But it informed my own parenting, and I think being able to accept that I wasn't always going to live up to my standards in parenting made me a better more approachable parent. At least that's what my son says.
posted by Pogo_Fuzzybutt at 10:02 AM on July 30


I would fail at the parenting so bad, websites like these are reminders that we made the right choice to not spawn.
posted by Pirate-Bartender-Zombie-Monkey at 10:07 AM on July 30 [7 favorites]


Pushing back against oppressive and stifling social mores is a significant part of my identity. I'm open about my limited academic success, I flaunt my postpartum body, I publically date outside of my marriage. And yet! The fact that I'm not a fantastic parent around the clock is so shameful to me. And I really do think I'm a pretty fantastic parent! But realistically, I'm not fantastic all the time, and this is intellectually obvious, but kind of emotionally devastating.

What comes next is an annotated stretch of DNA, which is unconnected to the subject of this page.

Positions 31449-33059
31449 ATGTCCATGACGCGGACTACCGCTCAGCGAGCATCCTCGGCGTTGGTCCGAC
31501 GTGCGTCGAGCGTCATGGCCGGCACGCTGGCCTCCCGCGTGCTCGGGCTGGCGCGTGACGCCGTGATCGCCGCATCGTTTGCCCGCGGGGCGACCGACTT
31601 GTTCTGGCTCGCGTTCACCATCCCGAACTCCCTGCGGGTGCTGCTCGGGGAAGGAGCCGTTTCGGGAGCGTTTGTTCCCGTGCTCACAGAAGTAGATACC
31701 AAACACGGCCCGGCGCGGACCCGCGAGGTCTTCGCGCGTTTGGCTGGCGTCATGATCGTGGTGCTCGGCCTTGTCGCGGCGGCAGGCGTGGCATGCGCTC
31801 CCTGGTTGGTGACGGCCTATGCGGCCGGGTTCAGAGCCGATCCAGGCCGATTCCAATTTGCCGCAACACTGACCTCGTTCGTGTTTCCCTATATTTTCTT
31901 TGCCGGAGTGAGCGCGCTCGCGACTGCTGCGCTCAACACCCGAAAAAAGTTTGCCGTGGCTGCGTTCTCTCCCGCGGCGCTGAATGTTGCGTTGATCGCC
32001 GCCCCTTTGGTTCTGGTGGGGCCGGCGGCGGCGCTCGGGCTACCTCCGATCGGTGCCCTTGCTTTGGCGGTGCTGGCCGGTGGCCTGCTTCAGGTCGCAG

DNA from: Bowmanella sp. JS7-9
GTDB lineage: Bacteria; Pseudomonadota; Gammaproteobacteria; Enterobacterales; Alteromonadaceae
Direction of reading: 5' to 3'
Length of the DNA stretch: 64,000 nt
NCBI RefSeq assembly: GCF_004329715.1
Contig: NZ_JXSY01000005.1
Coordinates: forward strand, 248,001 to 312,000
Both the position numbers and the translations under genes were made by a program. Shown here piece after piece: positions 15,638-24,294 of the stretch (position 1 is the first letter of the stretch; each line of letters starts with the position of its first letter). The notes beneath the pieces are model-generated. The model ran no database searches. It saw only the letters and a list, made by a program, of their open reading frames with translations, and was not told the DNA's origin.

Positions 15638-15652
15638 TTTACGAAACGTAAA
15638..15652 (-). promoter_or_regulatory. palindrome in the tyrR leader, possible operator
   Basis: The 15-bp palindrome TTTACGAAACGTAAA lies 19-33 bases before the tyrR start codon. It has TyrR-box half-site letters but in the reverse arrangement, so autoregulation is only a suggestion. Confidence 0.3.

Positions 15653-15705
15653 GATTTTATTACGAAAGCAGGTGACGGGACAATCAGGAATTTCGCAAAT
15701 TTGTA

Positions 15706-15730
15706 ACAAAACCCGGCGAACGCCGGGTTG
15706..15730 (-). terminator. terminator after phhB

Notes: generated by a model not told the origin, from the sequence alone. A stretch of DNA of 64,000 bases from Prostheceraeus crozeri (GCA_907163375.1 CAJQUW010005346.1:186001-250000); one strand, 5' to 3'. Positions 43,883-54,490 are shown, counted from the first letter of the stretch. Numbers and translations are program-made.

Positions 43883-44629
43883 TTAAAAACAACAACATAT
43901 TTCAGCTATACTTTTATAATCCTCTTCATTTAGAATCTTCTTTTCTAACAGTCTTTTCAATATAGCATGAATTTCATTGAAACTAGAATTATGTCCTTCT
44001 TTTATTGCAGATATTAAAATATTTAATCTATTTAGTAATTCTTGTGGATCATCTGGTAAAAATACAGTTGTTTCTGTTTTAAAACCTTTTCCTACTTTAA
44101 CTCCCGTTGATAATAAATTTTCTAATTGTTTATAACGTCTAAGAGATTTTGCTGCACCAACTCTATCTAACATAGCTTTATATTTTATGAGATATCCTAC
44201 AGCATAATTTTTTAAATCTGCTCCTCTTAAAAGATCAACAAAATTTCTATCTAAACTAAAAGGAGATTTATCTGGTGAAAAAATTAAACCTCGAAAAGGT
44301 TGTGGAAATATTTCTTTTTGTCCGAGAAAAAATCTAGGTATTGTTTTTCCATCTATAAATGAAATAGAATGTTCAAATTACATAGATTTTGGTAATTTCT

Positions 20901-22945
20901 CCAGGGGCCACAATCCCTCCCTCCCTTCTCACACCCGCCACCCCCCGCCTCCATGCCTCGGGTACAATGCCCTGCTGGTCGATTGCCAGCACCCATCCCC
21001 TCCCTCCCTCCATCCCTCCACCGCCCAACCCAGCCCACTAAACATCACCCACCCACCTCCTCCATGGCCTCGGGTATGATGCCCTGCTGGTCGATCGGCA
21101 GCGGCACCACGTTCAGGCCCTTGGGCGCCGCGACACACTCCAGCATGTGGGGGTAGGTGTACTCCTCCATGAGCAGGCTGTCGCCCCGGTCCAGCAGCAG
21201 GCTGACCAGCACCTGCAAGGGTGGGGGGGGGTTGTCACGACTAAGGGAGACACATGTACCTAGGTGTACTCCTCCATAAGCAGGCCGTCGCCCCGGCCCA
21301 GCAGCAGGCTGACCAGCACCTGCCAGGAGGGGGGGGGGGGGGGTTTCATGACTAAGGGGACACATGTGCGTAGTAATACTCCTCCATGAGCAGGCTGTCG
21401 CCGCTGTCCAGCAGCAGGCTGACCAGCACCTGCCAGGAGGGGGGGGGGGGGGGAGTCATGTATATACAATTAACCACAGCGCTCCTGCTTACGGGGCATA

I can admit that once, when my newborn was (finally) asleep, draped face-down across my lap, I ate a Big Mac off his back.
posted by pajamazon at 10:11 AM on July 30 [47 favorites]


So relatedly, there is a group on Facebook called "Sanctimommy Said What?" (SSW)

It is brutal.

More or less it is a vicious mocking assault on the people that judge the actions of others -- the Sanctimommies. This is an interesting premise to me and apparently produces high hilarity.

I am a dad, so I think that society accepts a more lackadaisical parenting style from me. Regardless, I support the SSW efforts wholeheartedly, because, really, moms I know beat themselves up quite enough without some other judgmental **insert your favorite insult here** coming along and compounding those feelings.

Also, they use a lot of profanity.
posted by BeReasonable at 10:12 AM on July 30 [9 favorites]